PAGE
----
Cleanse Out The Old Leaven



In recent times, we’ve all been very concerned about the spread of the coronavirus. But we should be even more concerned about the spread of sin. The Bible likens sin to leaven that spreads (Lk 12:1). Just a little bit of leaven has the potential to spoil a whole batch of dough (Gal 5:9; 1 Cor 5:6).

For this reason, the Apostle Paul writes to the church in Corinth: “ Cleanse out the old leaven that you may be a new lump, as you really are unleavened. For Christ, our Passover lamb, has been sacrificed ” (1 Cor 5:7). Let’s consider this eternal truth so that we can apply it both corporately and individually.


As you know, we had to “cleanse out the old leaven” a few times in the past when we had to remove members from our church who continued in unrepentant sin. These were painful times for us—full of many tears and much pain. But we had to recognize that someone who had been part of our church body no longer gave clear evidence of being a Christian. As Paul writes, the church really is unleavened. If leaven is found in the church, it needs to be removed before it starts permeating the whole “batch of dough,” the church. I’m grateful that we did have the courage to do what God’s Word commanded.

Ultimately, cleansing out the old leaven is an act of love for all parties involved.

It’s an act of love for the unbelievers who observe our church. By not accepting unrepentant sin in our midst, we showed ourselves as those who have indeed been called out of this world and made new in Christ.

It was also an act of love toward God, as we displayed a willingness to obey his Word even when it’s painful. As Christ’s body, we represent him, so allowing unrepentant sin would lie about his holiness.

It was also an act of love for the church at large. Acting otherwise would have allowed sin room to spread. This would have perhaps especially tempted younger Christians who may be deceived about sin and its destructive effects.

Finally, it was a display of love for the former member whom we disciplined. Why? Because we refused to let him or her be deceived over his or her own spiritual state. Every act of discipline ought to be done with the hope that it will lead to repentance and restoration: “that his spirit may be saved in the day of the Lord.” (1 Cor 5:5). Indeed, as I write this, I recall how our Good Shepherd has used this tool to bring two formerly disciplined members back into our flock.

In all of this, we understand that “the leaven” we are removing are not necessarily people, but sin itself. Which helps us to see how the call to “cleanse out the old leaven” can also be applied to each of us individually.


Dear brothers and sisters, if we are committed to root out sin corporately, we should also be committed to do this personally. The Bible calls us to pursue holiness and to fight sin (1 Thess 4:7); to be holy, as our God is holy (1 Pet 1:15). Indeed, Christians are holy. So let us be what we are. This is what Paul is calling us to when he writes: “Cleanse out the old leaven that you may be a new lump, as you really are unleavened.”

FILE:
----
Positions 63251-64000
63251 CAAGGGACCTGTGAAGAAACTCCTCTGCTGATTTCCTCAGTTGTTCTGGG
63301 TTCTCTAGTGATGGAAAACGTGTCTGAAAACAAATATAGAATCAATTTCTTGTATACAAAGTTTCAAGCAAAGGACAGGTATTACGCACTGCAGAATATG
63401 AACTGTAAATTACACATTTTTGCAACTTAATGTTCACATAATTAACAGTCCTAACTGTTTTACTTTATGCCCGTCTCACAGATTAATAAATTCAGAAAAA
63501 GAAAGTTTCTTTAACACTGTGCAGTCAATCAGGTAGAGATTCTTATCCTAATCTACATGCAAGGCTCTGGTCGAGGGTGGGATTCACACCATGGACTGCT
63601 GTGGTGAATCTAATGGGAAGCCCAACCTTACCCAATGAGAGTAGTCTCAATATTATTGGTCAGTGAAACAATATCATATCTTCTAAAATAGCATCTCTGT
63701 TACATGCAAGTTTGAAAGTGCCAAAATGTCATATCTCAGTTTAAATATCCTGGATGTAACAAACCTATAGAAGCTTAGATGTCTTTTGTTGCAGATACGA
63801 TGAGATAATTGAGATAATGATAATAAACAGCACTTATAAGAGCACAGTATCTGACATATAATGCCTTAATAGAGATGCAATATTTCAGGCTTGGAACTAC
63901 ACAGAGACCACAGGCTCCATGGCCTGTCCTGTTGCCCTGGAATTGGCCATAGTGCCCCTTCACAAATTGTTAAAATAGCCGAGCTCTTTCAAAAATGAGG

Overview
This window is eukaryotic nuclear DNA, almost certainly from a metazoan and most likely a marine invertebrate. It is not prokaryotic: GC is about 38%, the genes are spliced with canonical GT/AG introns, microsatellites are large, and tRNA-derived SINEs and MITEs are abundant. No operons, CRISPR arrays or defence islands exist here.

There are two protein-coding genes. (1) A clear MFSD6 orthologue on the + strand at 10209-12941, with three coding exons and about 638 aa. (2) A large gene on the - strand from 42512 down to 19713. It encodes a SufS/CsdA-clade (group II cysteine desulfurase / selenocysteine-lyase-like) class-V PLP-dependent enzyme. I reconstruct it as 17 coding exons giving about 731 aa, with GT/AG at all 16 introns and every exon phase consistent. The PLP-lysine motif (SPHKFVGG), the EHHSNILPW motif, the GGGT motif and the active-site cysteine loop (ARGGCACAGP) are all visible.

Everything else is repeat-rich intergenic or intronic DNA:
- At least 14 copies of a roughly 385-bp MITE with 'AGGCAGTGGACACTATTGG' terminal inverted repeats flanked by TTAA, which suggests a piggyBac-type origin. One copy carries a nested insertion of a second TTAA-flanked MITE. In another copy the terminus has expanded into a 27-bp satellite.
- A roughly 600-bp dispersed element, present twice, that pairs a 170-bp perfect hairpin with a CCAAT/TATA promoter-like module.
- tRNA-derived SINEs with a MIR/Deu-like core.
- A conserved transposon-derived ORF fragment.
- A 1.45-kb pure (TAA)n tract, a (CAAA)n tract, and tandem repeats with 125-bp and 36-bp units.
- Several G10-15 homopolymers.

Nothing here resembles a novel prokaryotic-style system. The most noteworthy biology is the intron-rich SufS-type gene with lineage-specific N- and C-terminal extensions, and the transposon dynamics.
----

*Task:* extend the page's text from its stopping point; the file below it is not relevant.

Let’s never assume that we can harbor a particular sin without it spreading—it will! Let’s just look at a few examples. Pornography seems to many men as a small, rather harmless sin. But it won’t take long until this leads to lies, and it promotes lustful thoughts that might lead to action. Or think about gossip. It seems like just a small comment about someone else. But once it spreads, it harms relationships. It promotes mistrust and leads to division in the church.

Therefore, we should be committed to cleansing out the leaven in our lives. Ultimately, we do this to honor our Lord who gave himself for us. That’s precisely Paul’s point: “Cleanse out the old leaven that you may be a new lump, as you really are unleavened. For Christ, our Passover lamb, has been sacrificed.”

While this should motivate us to strive after holiness, it also encourages us when we fail. Because Christ, our Passover lamb, has been sacrificed, we can be assured of God’s grace. Christ alone was free of any leaven—he was pure, blameless, and holy. And he took our sin so that we can stand before God even as we are still impure. And in him we have the power to battle sin until one day we will be transformed into his likeness.

So brothers and sisters, let’s cleanse out the old leaven of sin both corporately through corrective church discipline and individually as we fight by grace the sin in our own lives.

Matthias Lohmann

Matthias Lohmann is the pastor of an evangelical church in downtown Munich, Germany, and one of the leaders of the German gospel partnership Evangelium21.

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